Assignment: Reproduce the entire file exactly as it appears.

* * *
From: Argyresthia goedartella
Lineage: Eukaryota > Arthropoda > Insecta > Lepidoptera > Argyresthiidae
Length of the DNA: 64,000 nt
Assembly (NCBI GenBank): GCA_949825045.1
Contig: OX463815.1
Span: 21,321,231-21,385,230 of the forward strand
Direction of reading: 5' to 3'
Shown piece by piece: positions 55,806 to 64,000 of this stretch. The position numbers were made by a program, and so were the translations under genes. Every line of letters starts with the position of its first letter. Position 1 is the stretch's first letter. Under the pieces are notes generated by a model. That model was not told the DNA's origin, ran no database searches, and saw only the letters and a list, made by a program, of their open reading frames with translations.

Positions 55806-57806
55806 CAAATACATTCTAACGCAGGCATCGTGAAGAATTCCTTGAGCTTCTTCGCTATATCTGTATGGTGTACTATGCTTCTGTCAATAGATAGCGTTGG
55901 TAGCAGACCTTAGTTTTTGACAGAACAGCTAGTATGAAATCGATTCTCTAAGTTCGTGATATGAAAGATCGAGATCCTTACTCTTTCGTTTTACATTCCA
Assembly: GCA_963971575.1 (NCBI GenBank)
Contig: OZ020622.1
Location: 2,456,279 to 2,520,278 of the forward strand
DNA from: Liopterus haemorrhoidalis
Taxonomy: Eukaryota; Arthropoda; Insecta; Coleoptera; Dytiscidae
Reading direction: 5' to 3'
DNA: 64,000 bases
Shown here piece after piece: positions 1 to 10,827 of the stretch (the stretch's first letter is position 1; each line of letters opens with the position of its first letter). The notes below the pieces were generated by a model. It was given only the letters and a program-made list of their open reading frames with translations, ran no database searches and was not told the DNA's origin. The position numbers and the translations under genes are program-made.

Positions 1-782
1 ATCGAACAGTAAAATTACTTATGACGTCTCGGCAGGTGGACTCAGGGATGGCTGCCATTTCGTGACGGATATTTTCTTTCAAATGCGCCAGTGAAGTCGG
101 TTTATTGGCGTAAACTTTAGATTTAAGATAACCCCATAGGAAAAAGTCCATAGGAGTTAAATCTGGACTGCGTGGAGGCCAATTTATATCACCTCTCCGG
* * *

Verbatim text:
From: Argyresthia goedartella
Lineage: Eukaryota > Arthropoda > Insecta > Lepidoptera > Argyresthiidae
Length of the DNA: 64,000 nt
Assembly (NCBI GenBank): GCA_949825045.1
Contig: OX463815.1
Span: 21,321,231-21,385,230 of the forward strand
Direction of reading: 5' to 3'
Shown piece by piece: positions 55,806 to 64,000 of this stretch. The position numbers were made by a program, and so were the translations under genes. Every line of letters starts with the position of its first letter. Position 1 is the stretch's first letter. Under the pieces are notes generated by a model. That model was not told the DNA's origin, ran no database searches, and saw only the letters and a list, made by a program, of their open reading frames with translations.

Positions 55806-57806
55806 CAAATACATTCTAACGCAGGCATCGTGAAGAATTCCTTGAGCTTCTTCGCTATATCTGTATGGTGTACTATGCTTCTGTCAATAGATAGCGTTGG
55901 TAGCAGACCTTAGTTTTTGACAGAACAGCTAGTATGAAATCGATTCTCTAAGTTCGTGATATGAAAGATCGAGATCCTTACTCTTTCGTTTTACATTCCA
Assembly: GCA_963971575.1 (NCBI GenBank)
Contig: OZ020622.1
Location: 2,456,279 to 2,520,278 of the forward strand
DNA from: Liopterus haemorrhoidalis
Taxonomy: Eukaryota; Arthropoda; Insecta; Coleoptera; Dytiscidae
Reading direction: 5' to 3'
DNA: 64,000 bases
Shown here piece after piece: positions 1 to 10,827 of the stretch (the stretch's first letter is position 1; each line of letters opens with the position of its first letter). The notes below the pieces were generated by a model. It was given only the letters and a program-made list of their open reading frames with translations, ran no database searches and was not told the DNA's origin. The position numbers and the translations under genes are program-made.

Positions 1-782
1 ATCGAACAGTAAAATTACTTATGACGTCTCGGCAGGTGGACTCAGGGATGGCTGCCATTTCGTGACGGATATTTTCTTTCAAATGCGCCAGTGAAGTCGG
101 TTTATTGGCGTAAACTTTAGATTTAAGATAACCCCATAGGAAAAAGTCCATAGGAGTTAAATCTGGACTGCGTGGAGGCCAATTTATATCACCTCTCCGG